An ethical clearance was granted by the Sociaal-Maatschappelijke Ethische Commissie (SMEC) - Social and Societal Ethics Committee at KU Leuven before commencing my field research both in India and South Africa. Semi-structured expert interviews were carried out with E-waste experts in India while a detailed consumer survey with more than 1000 respondents was carried out with purposively selected respondents in the city of New Delhi. All the respondents were provided an informed consent form and a participant information sheet. Only with their consent, the study was carried out. Prior to that, I conducted a pilot study in New Delhi for a month in order to assess the feasibility of the study and as a pre-survey measure to finalize and validate the designed questionnaire. The study in India resulted in three research papers. The pilot study was published in the journal, Environmental Science and Pollution Research. Another two papers are under consideration for publication.
The field research in South Africa was unfortunately highly impacted by the COVID-19 pandemic. After completing all the required formalities such as ethical clearance, I and my supervisor, Prof. Katja Biedenkopf, finalized a detailed plan for field research in South Africa and had scheduled interviews with E-waste experts in Pretoria, Johannesburg, Cape Town and Durban. We also planned to carry out a survey on consumers’ E-waste disposal behaviour and awareness. We started our field trip at Pretoria in March 2020. However, after a few days, we had to stop our trip and come back on advice of KU Leuven and the Belgian Embassy in Pretoria. We could conduct a few expert interviews in the country and almost completed our expert interview schedule via Skype in the subsequent months. We are currently working on a paper on our South African experience which will lead to a comparative paper between Indian and South African E-waste governance scenario. Unfortunately, the consumer survey in the country could not be conducted remotely.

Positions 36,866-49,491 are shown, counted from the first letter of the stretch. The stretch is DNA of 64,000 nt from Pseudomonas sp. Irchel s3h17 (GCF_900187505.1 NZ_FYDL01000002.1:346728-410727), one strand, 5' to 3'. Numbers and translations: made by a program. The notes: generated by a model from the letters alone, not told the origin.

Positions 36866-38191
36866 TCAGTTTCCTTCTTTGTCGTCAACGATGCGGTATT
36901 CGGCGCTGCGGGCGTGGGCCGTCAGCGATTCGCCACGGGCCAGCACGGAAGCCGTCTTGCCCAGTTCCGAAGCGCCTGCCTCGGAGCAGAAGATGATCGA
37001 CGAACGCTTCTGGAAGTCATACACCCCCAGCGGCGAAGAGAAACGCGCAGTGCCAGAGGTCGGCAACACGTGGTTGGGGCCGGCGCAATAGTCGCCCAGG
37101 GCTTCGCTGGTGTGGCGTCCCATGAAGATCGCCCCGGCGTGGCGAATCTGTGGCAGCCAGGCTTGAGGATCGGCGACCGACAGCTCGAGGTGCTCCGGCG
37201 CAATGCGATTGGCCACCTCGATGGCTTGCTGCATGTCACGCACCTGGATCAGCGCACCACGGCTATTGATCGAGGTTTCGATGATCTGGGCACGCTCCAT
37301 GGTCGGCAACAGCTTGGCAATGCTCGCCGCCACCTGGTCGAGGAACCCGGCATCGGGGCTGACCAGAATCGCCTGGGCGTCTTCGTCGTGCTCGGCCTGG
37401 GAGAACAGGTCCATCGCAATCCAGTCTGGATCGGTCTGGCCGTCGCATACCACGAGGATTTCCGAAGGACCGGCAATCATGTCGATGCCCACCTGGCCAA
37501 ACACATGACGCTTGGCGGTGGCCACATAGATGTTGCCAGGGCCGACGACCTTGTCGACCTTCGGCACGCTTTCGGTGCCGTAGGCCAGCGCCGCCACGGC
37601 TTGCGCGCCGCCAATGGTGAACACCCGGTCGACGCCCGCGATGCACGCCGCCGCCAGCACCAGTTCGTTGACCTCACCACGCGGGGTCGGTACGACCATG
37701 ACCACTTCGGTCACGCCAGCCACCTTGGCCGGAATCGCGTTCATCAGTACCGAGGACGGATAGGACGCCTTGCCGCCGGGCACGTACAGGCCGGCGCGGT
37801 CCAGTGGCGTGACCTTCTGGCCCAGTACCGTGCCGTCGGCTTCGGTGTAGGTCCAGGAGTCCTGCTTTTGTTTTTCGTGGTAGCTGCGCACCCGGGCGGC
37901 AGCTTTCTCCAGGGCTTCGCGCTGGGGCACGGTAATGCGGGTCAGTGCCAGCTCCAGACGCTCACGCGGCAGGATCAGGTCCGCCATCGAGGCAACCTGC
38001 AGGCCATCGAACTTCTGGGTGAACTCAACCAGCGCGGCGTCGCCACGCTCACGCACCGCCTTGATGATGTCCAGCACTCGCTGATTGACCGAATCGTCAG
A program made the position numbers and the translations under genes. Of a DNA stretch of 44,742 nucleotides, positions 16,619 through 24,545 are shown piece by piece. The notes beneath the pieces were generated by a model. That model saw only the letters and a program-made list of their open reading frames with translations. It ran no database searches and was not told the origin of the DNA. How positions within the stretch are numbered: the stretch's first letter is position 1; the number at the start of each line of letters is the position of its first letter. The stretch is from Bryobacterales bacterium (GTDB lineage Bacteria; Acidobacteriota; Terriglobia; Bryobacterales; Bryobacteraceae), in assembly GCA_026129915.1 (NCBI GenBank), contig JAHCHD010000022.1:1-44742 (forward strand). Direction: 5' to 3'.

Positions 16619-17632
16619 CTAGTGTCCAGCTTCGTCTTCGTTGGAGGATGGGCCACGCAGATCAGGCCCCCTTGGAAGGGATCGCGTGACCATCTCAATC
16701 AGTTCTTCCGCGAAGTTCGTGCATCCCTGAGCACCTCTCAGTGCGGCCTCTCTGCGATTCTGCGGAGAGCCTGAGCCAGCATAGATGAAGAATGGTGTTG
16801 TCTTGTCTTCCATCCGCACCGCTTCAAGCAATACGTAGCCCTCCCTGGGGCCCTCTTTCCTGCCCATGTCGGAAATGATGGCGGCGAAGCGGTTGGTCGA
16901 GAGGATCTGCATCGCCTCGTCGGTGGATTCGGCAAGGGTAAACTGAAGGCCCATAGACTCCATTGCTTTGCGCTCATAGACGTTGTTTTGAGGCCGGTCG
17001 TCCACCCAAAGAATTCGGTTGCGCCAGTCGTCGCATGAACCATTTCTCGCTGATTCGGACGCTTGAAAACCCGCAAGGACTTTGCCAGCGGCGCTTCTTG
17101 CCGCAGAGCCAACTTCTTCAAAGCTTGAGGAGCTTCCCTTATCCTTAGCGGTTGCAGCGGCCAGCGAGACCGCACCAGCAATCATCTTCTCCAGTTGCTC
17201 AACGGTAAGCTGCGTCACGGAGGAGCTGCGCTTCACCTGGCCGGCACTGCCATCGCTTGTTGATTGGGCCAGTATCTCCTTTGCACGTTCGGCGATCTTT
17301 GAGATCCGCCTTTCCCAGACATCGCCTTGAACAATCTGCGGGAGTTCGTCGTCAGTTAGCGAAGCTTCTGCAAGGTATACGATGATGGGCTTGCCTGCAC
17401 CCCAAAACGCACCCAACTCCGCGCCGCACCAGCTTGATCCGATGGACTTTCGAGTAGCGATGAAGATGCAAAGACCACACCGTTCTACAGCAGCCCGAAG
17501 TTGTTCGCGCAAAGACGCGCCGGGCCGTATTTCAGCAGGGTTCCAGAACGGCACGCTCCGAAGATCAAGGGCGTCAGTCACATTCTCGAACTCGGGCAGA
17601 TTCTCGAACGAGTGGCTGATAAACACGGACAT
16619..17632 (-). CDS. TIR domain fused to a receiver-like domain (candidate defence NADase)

The results of my project have been disseminated through various platforms such as academic conferences, public talks, opinion articles, blog post etc. I have presented my work in five conferences/workshop. A few of the conferences supposed to be held in 2020 had been postponed to 2021. Accordingly, I am expected to present my work in another seven conferences in the coming months. Public talks were a crucial element of my knowledge transfer mechanism during the project. I believe that it is essential to transfer the knowledge both within and beyond the academic audience. I gave a total of eleven public talks over the course of my project. Similar to the public talks, I wrote seven articles on various aspects of E-waste in newspapers, magazines and as blog post. Not restricting myself only to English, I wrote two articles in my native language, Assamese. The purpose was to create wider awareness and greater access to knowledge on an ever-increasing waste stream. Further, I had written a white paper for a think tank named Global Foundation based in New Delhi, India on E-waste management and governance in the country.
A major societal implication of my project has been awareness creation on E-waste concerns. Academic conferences and public talks have been the main medium to transfer my newly acquired knowledge to receptive and associated stakeholders. Moreover, opinion articles and blog posts also have been a part of the knowledge transfer plan. Public talks were given not only in institutes based in major cities, but also in relatively remote places, particularly in India, in order to create widespread awareness. Further, not confining myself to English, I wrote two newspaper articles on E-waste in my native language, Assamese so that the message on the intensity of the E-waste crisis reaches a broader audience. I have taken an endeavour to particularly write a few popular articles on the occasion of International E-waste Day held on 14th October 2020.